Thursday, June 24, 2010

Yet Again

Barely a week after I swore not to neglect you ever again, I realize I'm going to have to beg forgiveness (again) and break that promise.  I'm headed for foreign shores until after the July 4th holiday, and will be taking a break from posting while I'm away.

But in the meantime, a few things I've been enjoying lately:

1)  The British Larder:  A gorgeous food diary (aka blog), all of the recipes on which I have the desire to eat, about a third of which I have a desire to make.  Regardless of the feasibility of the recipes for the average home cook, the photos are consistently mouth watering, and given the hot and sticky weather, the ice cream and sorbet recipes are terribly hard to resist.

2)  AllSaints Spitalfields:  This British retailer recently opened a US outpost in Soho, and this weekend, while wandering the streets of downtown Manhattan, the store and I were properly introduced.  An odd cross between Vivienne Westwood, Rick Owens and Osklen, I loved virtually everything.  And shockingly enough, I didn't find anything to be inordinately expensive.  Certainly a spot to revisit upon my return, when I am perhaps in a bit more of a shopping mood.

3)  The Cooking Channel:  Ah, real cooks cooking on TV again.  I DVRed loads of shows I'd never heard of and came up with a few winners.  Bill Granger, who I'm sure has become passe in his native Australia by this time, makes what looks to be light, tasty and easy food in a beach house setting.  His sunny humor, handy tips and appealing recipes have endeared him to me enormously.  And Anjum Anand, on her show Indian Food Made Easy, lives up to the title.  She knows a ton about the cuisine, and her recipes look not only delicious but are also considerably less work than those of my beloved Madhur Jaffrey.  And, in addition to introducing me to entirely new TV chefs, this channel allows me to indulge my love of old Nigella episodes to my heart's content.  Along with a few old Julia Child episodes and a Galloping Gourmet here and there (Ms. Child has held up much better than Mr. Gourmet I must say) the network has a bit of something for everyone.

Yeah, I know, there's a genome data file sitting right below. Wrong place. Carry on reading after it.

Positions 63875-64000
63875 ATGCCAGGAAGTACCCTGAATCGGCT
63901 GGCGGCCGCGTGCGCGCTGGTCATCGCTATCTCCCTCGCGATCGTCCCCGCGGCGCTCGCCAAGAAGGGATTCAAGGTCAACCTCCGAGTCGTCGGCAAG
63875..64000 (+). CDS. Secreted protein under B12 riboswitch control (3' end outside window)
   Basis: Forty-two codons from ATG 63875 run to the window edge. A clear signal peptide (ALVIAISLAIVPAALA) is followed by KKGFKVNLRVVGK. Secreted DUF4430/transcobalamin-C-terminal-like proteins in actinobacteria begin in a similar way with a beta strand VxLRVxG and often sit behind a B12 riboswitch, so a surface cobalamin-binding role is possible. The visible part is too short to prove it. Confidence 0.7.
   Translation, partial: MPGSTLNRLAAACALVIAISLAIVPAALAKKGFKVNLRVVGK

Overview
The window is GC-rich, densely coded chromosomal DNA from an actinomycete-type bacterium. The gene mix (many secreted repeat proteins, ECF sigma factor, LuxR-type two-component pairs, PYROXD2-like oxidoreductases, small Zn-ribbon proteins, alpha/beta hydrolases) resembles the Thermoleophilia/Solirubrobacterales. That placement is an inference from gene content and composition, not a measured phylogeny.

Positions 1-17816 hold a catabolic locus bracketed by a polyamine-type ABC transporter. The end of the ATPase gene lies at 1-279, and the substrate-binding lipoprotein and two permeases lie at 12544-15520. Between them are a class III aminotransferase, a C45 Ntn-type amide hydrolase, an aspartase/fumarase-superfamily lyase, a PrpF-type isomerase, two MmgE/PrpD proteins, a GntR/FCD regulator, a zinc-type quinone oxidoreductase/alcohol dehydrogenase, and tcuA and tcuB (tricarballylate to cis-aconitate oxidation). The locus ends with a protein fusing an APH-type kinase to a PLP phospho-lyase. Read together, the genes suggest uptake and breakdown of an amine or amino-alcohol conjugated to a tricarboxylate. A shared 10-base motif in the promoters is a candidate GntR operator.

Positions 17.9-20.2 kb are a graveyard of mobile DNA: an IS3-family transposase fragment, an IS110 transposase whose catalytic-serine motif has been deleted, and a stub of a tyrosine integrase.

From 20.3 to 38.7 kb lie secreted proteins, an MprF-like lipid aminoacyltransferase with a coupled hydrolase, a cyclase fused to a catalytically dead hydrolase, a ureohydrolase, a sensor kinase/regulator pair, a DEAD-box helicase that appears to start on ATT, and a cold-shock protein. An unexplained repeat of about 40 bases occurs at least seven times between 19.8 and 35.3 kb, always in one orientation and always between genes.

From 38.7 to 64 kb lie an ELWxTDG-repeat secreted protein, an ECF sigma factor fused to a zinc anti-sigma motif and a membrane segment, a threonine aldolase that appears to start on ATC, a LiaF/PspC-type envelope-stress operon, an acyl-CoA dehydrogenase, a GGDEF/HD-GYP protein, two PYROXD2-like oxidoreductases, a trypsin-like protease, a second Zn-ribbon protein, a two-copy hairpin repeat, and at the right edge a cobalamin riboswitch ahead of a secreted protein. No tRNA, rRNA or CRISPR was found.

Until after the holiday...enjoy yourselves while I'm away!

Tuesday, June 22, 2010

The Dawning of a Season

Regardless of what is happening with the weather or my weekend travel schedule, I never feel that summer has truly arrived until the summer fruit graces the farmers markets with its presence.  There is absolutely nothing better than those sweet, delicate and ephemeral berries and stone fruits fresh from the farm stand on a hot Saturday morning. Rhubarb, you ersatz fruit, begone (until next April at least)!

Strawberries always seem to come first.  And then come the good strawberries, those whose perfume you can smell from a foot away.  Then the rest of the berries, a few currants thrown in, peaches and then the heaven that is cherry season.  I can't wait.

In the meantime, I'm settling (hardly) for a breakfast built around the tiny, sweet, peak of the season strawberries.

With a baguette from Balthazar spread with Ronnybrook's incomparable unsalted butter and Agrimontana preserves along with a fried egg, the start of the day just does not get much better than this.

Sunday, June 20, 2010

Blooms From Hotel to Home

The hotels I tend to stay in when I travel are of the slightly funky, off-beat variety, and yet I have a small obsession with the really nice ones, and I invariably pay them a visit when given the chance.  The lobbies and other public spaces are often the best part anyway, and they don't cost $500 a night to enjoy.